Filed under: Election 2008, MSM, Strategy and Tactics, Technology and Politics
I missed the debate myself on Friday night, but here’s some good press from that night for Gilmore, plus complete articles from around the state. I’ll post the audio when I find it:
Although it’s difficult to know how many people were watching, Gilmore delivered a strong performance by framing it as a contrast between two candidates with differing views of the bailout.
Gilmore came out strongly against the $700 billion plan, arguing in a concise way that it amounted to government run amok. Warner supported the bailout, saying it was needed to prevent economic turmoil. Warner tried to pin the need for Congressional intervention on lax oversight by the Bush administration and “greed” on Wall Street.
For once, Warner’s efforts to turn the contest into a referendum on Gilmore’s record as governor was overshadowed by an issue of more immediate concern. The only thing anyone who watched the debate will probably remember tomorrow is the word “bailout.”
It remains unclear how Virginia’s electorate views the action taken by Congress today. Members of the Virginia delegation say they have been deluged with phone calls and letters from people opposing it, but there are also plenty of investors in Virginia who have been nervously watching their 401 K plans.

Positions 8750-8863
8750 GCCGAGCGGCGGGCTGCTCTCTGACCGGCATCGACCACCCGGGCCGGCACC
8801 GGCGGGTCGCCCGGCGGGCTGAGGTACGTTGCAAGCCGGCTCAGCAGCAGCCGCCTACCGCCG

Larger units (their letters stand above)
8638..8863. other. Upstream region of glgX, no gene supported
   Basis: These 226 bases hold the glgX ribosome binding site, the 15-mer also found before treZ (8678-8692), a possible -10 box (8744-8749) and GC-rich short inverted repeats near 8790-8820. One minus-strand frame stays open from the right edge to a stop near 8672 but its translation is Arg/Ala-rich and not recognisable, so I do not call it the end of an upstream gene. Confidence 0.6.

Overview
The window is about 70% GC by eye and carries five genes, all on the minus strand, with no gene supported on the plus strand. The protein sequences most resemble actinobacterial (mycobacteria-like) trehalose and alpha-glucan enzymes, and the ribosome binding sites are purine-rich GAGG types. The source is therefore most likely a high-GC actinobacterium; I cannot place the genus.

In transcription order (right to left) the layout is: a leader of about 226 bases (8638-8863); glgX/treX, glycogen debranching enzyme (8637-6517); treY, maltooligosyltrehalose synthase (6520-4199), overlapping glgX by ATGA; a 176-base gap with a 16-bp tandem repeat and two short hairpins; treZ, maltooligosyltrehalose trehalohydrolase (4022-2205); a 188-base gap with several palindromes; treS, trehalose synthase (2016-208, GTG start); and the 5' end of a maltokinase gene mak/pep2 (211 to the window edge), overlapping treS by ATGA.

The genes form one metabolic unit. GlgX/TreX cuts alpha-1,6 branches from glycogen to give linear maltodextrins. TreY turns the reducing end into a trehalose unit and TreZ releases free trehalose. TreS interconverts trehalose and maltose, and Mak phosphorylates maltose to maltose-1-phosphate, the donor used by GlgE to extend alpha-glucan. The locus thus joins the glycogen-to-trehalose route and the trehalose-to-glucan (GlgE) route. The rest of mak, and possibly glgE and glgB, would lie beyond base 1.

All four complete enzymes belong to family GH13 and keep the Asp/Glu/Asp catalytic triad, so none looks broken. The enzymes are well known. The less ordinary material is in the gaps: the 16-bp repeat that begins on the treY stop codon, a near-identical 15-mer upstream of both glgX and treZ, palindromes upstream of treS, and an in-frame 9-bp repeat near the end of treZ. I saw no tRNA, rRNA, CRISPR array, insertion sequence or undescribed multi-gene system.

The reason the bailout may works for Gilmore as an issue is that it fits neatly into his message since June that he will be a friend of the “working men and women of Virginia” while Warner is aligned with the elite.
The blue collar workers who Gilmore envisions can carry him to victory are probably the same voters are most likely to be opposed to the bailout, creating a potential hurdle for Warner in rural Virginia.
Fredericksburg Freelance Star:
The just-passed $700 billion financial bailout in Congress dominated last night’s debate between U.S. Senate candidates Mark Warner and Jim Gilmore.
Gilmore, a Republican, cast himself as a candidate who would protect the taxpayer. He hammered the point that he would not have voted for the bailout bill and believes it to be fiscally irresponsible, bringing it up as part of his answer to nearly every question.
“I’m telling you, it was wrong. It is wrong and I would have voted no,” Gilmore said. “Sure, there’s a crisis and there are problems that have to be dealt with, but not this way.”
Gilmore said he will oppose earmarks, the money for local projects lawmakers slide into bills. The revised bailout bill contained a number of earmarks.
The race has largely centered on the opponents’ records as governor, but the financial rescue package provided Gilmore with a new way to emphasize the differences between them and highlight what he called his fight for the taxpayer.
Gilmore attacked Warner for his support of the emergency economic plan signed by President Bush, and he told a statewide television audience that he would have saved taxpayers’ money by not handing it to “Wall Street high rollers.”